June 9, 2021 report
For canaries, the sight of other sick birds is enough to set off an immune response
A team of researchers from Oklahoma State University, the University of Central Oklahoma and the University of Arkansas has found that the mere sight of sick birds of their own kind is enough to set off an immune response in healthy canaries. In their paper published in the journal Biology Letters, the group describes experiments they conducted with caged birds in their lab.
Prior research has shown that many animals, humans included, tend to avoid others of their kind when they show signs of illness. But for some species, doing so might be more problematic than risking getting sick. Birds that rely on safety in numbers, for example, may need another strategy for dealing with ailments. In this new effort, the researchers found that for at least one species of bird, simply seeing others of its kind become sick was enough to kick off an immune response.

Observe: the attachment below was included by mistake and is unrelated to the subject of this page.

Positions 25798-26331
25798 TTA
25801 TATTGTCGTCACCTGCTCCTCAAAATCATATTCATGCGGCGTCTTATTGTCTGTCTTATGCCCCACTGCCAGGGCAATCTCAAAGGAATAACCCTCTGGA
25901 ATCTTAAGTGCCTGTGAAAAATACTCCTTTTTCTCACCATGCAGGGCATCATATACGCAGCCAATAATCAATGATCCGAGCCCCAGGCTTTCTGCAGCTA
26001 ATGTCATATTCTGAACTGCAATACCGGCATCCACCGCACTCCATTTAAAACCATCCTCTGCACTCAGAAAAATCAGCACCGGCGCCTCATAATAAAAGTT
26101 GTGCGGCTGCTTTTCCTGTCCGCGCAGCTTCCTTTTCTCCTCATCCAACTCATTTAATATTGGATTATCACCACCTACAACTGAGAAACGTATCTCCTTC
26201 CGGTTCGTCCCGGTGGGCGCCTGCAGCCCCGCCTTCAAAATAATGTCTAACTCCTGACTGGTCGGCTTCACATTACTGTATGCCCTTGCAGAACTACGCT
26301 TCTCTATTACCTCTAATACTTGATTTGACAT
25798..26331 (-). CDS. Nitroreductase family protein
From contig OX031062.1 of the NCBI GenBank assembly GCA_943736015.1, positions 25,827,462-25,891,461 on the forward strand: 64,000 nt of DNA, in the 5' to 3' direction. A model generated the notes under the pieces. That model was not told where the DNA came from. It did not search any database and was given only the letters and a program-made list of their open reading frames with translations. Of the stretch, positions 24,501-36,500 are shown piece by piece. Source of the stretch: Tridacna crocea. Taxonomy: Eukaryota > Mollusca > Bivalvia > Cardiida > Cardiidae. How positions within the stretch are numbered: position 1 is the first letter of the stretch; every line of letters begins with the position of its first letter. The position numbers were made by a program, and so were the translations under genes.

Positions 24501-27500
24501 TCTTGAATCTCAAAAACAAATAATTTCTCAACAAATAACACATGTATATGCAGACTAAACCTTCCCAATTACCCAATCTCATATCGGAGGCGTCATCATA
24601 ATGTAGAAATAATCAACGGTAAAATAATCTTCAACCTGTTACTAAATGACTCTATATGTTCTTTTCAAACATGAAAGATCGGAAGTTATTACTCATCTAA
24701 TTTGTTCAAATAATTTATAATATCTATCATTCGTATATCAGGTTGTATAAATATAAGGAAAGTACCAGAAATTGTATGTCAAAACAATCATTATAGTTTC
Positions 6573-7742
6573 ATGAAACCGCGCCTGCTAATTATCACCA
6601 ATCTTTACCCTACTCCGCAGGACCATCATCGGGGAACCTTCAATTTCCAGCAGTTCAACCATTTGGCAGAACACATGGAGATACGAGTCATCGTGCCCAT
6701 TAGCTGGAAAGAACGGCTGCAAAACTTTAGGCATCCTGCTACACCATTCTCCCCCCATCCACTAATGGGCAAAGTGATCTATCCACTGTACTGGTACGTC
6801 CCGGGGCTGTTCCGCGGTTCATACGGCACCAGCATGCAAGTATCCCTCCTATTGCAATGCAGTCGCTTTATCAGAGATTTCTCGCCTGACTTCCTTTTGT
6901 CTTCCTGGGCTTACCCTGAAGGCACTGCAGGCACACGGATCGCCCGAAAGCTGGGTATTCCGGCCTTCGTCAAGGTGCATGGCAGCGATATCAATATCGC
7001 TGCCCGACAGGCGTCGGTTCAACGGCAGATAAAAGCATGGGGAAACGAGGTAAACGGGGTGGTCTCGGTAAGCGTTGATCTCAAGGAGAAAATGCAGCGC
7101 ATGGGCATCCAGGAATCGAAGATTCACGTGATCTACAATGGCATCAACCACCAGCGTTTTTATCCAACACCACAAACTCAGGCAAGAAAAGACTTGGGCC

The experiments by the researchers involved setting groups of cages with canaries in them across from one another and then infecting one of the groups with a mild bacterial infection. Symptoms of the infection become obvious as infected birds become lethargic after developing conjunctivitis. The researchers note that such infections make the birds look very sick. In their experiment, the researchers were careful to place the uninfected birds far enough away from sick birds to keep them from getting infected. They also set up an identical scenario in a distant part of the lab as a control—neither group was infected with the bacteria.
The researchers then monitored what happened over the course of a month, collecting blood samples and making notes regarding how sick birds looked and how easily a well bird could see a sick bird. They found that as the infected birds started to look sick, the immune systems of the healthy birds began to stir. CH50 measurements showed a rise in all of the healthy birds and rose even more in those birds who had the best view of the sickest birds. The researchers also found white blood cell counts rose. Notably, cytokine levels did not change.
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